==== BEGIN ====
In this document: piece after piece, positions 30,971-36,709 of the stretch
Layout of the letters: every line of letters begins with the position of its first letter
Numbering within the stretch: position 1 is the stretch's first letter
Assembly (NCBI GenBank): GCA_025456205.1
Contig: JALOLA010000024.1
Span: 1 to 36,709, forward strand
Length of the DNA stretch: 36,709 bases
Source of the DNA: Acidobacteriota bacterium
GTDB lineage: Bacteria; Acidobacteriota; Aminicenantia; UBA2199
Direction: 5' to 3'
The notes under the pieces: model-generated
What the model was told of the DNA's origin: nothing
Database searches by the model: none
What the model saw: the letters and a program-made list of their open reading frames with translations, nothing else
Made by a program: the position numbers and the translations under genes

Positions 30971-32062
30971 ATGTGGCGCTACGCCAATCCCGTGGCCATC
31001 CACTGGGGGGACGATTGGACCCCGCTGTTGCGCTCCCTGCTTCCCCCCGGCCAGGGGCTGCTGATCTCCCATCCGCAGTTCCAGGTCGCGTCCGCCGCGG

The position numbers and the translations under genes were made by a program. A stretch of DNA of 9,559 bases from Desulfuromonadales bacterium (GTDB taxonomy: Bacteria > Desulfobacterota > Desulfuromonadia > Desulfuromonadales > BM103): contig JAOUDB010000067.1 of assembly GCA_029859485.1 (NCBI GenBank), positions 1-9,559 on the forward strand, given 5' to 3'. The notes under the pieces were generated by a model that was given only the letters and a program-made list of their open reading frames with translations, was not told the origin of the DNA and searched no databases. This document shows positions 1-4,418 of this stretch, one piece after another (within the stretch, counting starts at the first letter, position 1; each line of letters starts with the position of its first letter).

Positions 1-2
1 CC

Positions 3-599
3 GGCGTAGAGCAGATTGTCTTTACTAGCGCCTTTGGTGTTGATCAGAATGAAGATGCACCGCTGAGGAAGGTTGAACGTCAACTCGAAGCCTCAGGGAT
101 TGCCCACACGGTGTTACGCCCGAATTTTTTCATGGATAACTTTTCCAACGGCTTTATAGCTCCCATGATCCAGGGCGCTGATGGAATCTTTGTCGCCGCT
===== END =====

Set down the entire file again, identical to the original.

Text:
In this document: piece after piece, positions 30,971-36,709 of the stretch
Layout of the letters: every line of letters begins with the position of its first letter
Numbering within the stretch: position 1 is the stretch's first letter
Assembly (NCBI GenBank): GCA_025456205.1
Contig: JALOLA010000024.1
Span: 1 to 36,709, forward strand
Length of the DNA stretch: 36,709 bases
Source of the DNA: Acidobacteriota bacterium
GTDB lineage: Bacteria; Acidobacteriota; Aminicenantia; UBA2199
Direction: 5' to 3'
The notes under the pieces: model-generated
What the model was told of the DNA's origin: nothing
Database searches by the model: none
What the model saw: the letters and a program-made list of their open reading frames with translations, nothing else
Made by a program: the position numbers and the translations under genes

Positions 30971-32062
30971 ATGTGGCGCTACGCCAATCCCGTGGCCATC
31001 CACTGGGGGGACGATTGGACCCCGCTGTTGCGCTCCCTGCTTCCCCCCGGCCAGGGGCTGCTGATCTCCCATCCGCAGTTCCAGGTCGCGTCCGCCGCGG

The position numbers and the translations under genes were made by a program. A stretch of DNA of 9,559 bases from Desulfuromonadales bacterium (GTDB taxonomy: Bacteria > Desulfobacterota > Desulfuromonadia > Desulfuromonadales > BM103): contig JAOUDB010000067.1 of assembly GCA_029859485.1 (NCBI GenBank), positions 1-9,559 on the forward strand, given 5' to 3'. The notes under the pieces were generated by a model that was given only the letters and a program-made list of their open reading frames with translations, was not told the origin of the DNA and searched no databases. This document shows positions 1-4,418 of this stretch, one piece after another (within the stretch, counting starts at the first letter, position 1; each line of letters starts with the position of its first letter).

Positions 1-2
1 CC

Positions 3-599
3 GGCGTAGAGCAGATTGTCTTTACTAGCGCCTTTGGTGTTGATCAGAATGAAGATGCACCGCTGAGGAAGGTTGAACGTCAACTCGAAGCCTCAGGGAT
101 TGCCCACACGGTGTTACGCCCGAATTTTTTCATGGATAACTTTTCCAACGGCTTTATAGCTCCCATGATCCAGGGCGCTGATGGAATCTTTGTCGCCGCT